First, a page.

Harry Potter and the Half-Blood Prince Review

Harry Potter and the Half-Blood Prince

When a subtitle means almost nothing.

July 20, 2009 – The Harry Potter series has always been about maturing, or growing up. The Author’s skills as a writer matured with each book. The themes, and how they were approached, matured with each book. Of course the characters matured with each book, as they progressed one year in their lives at a time. And the audience has matured with each book, growing older. Children who first went to school with Harry in their backpacks, may have very well ended with Harry as young adults in their dorm rooms at college. I know I did, though I was a little late to the party for the first three books.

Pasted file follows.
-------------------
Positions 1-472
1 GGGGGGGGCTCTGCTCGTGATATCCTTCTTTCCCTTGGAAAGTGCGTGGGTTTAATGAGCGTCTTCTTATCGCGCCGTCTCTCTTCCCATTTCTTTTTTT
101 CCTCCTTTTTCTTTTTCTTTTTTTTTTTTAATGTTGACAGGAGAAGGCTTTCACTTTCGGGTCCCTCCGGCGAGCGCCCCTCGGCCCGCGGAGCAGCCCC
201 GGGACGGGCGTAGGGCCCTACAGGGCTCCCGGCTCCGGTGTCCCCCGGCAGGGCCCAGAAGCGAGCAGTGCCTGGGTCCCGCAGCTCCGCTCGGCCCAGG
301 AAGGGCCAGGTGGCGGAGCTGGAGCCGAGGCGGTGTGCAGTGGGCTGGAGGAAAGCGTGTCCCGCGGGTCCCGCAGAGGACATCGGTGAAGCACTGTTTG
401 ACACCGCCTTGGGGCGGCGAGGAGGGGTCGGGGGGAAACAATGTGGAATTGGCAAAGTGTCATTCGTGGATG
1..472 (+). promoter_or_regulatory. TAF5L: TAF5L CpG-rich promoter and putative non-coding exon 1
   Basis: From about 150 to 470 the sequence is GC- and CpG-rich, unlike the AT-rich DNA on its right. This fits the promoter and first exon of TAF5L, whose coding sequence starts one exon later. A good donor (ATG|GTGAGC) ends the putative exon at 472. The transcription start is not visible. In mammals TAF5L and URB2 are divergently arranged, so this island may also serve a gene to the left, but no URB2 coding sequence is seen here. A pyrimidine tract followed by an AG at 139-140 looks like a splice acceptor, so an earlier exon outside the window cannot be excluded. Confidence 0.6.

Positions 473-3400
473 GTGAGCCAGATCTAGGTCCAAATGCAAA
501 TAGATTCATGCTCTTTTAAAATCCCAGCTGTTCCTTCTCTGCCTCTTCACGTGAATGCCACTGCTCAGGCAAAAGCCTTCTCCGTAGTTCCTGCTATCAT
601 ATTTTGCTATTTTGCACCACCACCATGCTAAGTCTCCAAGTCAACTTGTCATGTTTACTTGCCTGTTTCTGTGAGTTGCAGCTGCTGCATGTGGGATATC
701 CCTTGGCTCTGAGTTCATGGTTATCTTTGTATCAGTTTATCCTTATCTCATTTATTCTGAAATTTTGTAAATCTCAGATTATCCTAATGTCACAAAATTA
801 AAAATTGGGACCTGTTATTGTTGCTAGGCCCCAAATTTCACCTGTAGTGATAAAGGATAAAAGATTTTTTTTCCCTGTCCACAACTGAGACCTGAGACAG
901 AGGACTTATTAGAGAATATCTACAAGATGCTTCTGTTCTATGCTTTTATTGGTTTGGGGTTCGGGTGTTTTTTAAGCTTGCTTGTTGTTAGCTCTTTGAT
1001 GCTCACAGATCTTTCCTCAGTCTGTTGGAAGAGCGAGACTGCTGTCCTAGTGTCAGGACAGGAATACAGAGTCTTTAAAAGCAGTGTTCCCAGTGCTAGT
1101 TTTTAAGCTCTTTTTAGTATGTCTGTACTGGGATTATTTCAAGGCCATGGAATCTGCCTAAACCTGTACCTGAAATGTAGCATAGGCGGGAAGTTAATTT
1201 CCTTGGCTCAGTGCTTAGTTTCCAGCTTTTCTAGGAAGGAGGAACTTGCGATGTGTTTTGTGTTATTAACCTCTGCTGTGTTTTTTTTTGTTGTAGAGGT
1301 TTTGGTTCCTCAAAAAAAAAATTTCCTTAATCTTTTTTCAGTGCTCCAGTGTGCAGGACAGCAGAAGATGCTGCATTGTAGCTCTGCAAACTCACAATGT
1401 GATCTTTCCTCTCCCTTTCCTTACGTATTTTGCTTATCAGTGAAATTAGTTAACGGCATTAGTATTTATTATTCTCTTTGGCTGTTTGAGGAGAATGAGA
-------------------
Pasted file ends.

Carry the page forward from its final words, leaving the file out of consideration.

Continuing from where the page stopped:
In much the same way, the movies have been maturing as well, though perhaps not as successfully as all other aspects and arenas of the series. Goodness knows, some films have taken very definite steps backward in terms of quality (I’m looking at you, Order of the Phoenix). But if there is an argument to be made for the progressive nature of the films maturity, the sixth film in the franchise is the one. The Half-Blood Prince takes a far less flashy approach to storytelling in favor of character interaction and growth, which is unfortunately novel in a film franchise that supposedly takes its cues from a book series that managed to build characters far better than the films ever have. This bold, less kiddy-pleasing approach is applaudable and, despite some missteps, is one of the films two greatest strengths.